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Brass band tribute for neglected composer

By Western Morning News  |  Posted: June 03, 2013

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The music of a neglected Cornish composer will "come home" later this month when two brass bands stage a concert to mark the centenary of his birth.

George Lloyd is to be the subject of an evening of music at St Ives Guildhall on June 28 – a hundred years to the day since he was born in the seaside town.

Led by Camborne Town Band and Cornwall Youth Brass Ensemble, it will feature many of the composer's best-known works. Among them will be HMS Trinidad, which was premiered at sea in 1941, with the composer playing cornet.

St Ives mayor Colin Nicholls said: "George Lloyd is one of St Ives' and Cornwall's forgotten sons, who made a significant contribution to 20th century music in this country.

"It is fantastic that his birthplace, St Ives, will be the location for this showcase of his work."

Born in what is now St Eia Hotel on the main road into the town, he and his family later moved to Zennor, where his parents ran the Wayside Museum. His father was an accomplished flautist and secretary of St Ives Arts Club, while his mother was a violinist and pianist.

Lloyd began playing the violin at the age of five and writing music at ten. He had considerable early success with opera before the age of 21 and his productions at The Lyceum and Covent Garden in London were attended by the musical establishment.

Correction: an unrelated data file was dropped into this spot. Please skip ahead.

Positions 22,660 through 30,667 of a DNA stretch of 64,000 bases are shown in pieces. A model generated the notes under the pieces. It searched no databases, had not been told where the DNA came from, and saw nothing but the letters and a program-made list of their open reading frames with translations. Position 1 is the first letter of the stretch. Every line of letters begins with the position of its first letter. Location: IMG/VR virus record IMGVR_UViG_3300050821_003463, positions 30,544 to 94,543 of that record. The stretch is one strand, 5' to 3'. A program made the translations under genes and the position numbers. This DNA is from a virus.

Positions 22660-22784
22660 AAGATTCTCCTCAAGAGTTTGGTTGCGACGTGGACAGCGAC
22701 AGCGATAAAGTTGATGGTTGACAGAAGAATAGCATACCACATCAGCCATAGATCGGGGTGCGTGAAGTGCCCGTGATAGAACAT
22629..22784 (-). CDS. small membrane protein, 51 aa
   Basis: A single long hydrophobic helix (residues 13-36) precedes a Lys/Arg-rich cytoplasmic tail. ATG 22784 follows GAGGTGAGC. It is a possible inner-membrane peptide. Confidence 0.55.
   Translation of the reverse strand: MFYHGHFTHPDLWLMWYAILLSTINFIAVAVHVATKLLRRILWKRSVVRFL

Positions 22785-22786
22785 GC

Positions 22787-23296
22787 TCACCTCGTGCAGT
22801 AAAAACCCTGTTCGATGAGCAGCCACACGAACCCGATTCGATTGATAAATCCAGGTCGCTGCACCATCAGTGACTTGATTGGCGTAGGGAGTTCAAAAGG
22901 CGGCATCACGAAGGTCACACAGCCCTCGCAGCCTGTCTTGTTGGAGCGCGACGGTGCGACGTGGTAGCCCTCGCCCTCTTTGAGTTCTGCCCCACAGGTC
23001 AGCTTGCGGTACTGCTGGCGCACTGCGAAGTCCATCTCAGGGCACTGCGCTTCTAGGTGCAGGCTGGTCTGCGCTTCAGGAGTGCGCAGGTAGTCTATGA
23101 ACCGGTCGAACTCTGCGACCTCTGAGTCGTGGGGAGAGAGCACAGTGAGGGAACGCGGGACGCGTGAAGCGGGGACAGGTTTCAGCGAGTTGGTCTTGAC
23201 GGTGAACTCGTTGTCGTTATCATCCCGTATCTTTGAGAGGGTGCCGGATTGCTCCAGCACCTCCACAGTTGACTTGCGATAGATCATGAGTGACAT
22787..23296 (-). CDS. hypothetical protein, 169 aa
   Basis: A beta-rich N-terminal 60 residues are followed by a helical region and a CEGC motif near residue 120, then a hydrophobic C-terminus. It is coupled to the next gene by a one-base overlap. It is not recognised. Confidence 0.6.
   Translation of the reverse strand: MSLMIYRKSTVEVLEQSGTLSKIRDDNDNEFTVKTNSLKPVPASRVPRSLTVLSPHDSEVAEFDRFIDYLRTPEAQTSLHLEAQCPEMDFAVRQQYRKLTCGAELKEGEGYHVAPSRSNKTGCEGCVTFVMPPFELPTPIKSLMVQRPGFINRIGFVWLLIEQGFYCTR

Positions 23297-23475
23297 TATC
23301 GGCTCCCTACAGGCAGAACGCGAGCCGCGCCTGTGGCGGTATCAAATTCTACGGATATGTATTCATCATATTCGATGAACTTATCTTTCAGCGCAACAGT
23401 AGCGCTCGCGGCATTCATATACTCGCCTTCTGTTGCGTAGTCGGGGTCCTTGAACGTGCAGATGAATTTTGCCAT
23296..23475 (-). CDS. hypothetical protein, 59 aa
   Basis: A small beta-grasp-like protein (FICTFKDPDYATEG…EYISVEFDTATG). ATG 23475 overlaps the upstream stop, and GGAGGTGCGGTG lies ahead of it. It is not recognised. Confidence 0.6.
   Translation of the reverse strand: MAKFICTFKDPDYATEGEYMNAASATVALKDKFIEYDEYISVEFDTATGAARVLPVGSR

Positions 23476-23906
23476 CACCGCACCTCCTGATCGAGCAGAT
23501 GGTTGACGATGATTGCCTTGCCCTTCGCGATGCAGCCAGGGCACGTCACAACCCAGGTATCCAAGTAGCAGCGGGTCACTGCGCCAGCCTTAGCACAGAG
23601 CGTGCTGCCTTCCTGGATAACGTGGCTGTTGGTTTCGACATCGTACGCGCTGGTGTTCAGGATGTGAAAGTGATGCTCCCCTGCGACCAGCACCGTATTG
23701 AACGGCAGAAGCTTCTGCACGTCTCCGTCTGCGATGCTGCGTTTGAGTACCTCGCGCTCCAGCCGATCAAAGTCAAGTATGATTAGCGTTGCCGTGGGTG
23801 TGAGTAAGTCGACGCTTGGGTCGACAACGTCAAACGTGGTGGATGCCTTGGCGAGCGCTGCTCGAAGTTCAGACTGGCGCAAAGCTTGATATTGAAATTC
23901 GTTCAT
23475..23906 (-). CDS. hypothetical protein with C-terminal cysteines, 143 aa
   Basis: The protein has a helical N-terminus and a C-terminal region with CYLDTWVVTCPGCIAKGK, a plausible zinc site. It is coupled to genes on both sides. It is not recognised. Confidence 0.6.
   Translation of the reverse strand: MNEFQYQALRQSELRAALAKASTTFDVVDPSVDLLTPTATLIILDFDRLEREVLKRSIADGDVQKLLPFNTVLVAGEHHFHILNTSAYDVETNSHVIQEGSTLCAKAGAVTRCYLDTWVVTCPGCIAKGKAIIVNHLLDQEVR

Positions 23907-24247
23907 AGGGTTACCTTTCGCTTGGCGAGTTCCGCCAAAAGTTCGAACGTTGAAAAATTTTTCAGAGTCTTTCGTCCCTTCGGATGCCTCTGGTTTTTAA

After serving in the Royal Navy during the Second World – when he suffered considerable physical and psychological injuries in a torpedo attack – he made his home first in Switzerland, then moved to Dorset and later London.

His repertoire consists of symphonies, concertos and operas, as well as music for piano and violin.

In total, he wrote three operas, three major cantatas, twelve symphonies, seven concertos and numerous chamber and brass works.

Inspired by the sound of St Ives Salvation Army Band as a child, he went on to compose a substantial body of scores for brass band. It is these which will form the centrepiece of the St Ives tribute concert.

His nephew, William Lloyd, said: "St Ives and Cornwall were both very important to George Lloyd. He was proud to be a Cornishman and he retained a fascination with Cornish archaeology and mythology throughout his life. So it is immensely pleasing that his home town of St Ives has organised this centenary celebration in his honour.

"Although his centenary year is being celebrated all over the country by our most prestigious musical institutions, I have no doubt that this recognition from the town of his birth would have touched him as deeply as anything."

Brass band broadcaster Phillip Hunt added: "Mention the name of George Lloyd in any discussion regarding our most prominent Cornishmen and it is probable that you will be met with a blank look.

"Yet his name should be better known, particularly here in his native land, as the great composer he was, with his large body of accessible works clearly reflecting his Celtic origins."

The St Ives concert is the first of a series taking place around Cornwall this year. Surrey Opera will give two performances of George Lloyd's first opera Iernin on November 1 and 2 at St John's Hall in Penzance, while the Three Spires Singers and the BBC National Orchestra of Wales will be performing his Symphonic Mass in Truro Cathedral on November 23.

An orchestral version of HMS Trinidad will also be played at The Last Night of the Proms on September 7 in London's Royal Albert Hall.

Tickets for the St Ives Guildhall concert, priced £8 and £5, are available from crbo.co.uk or 01726-879500.

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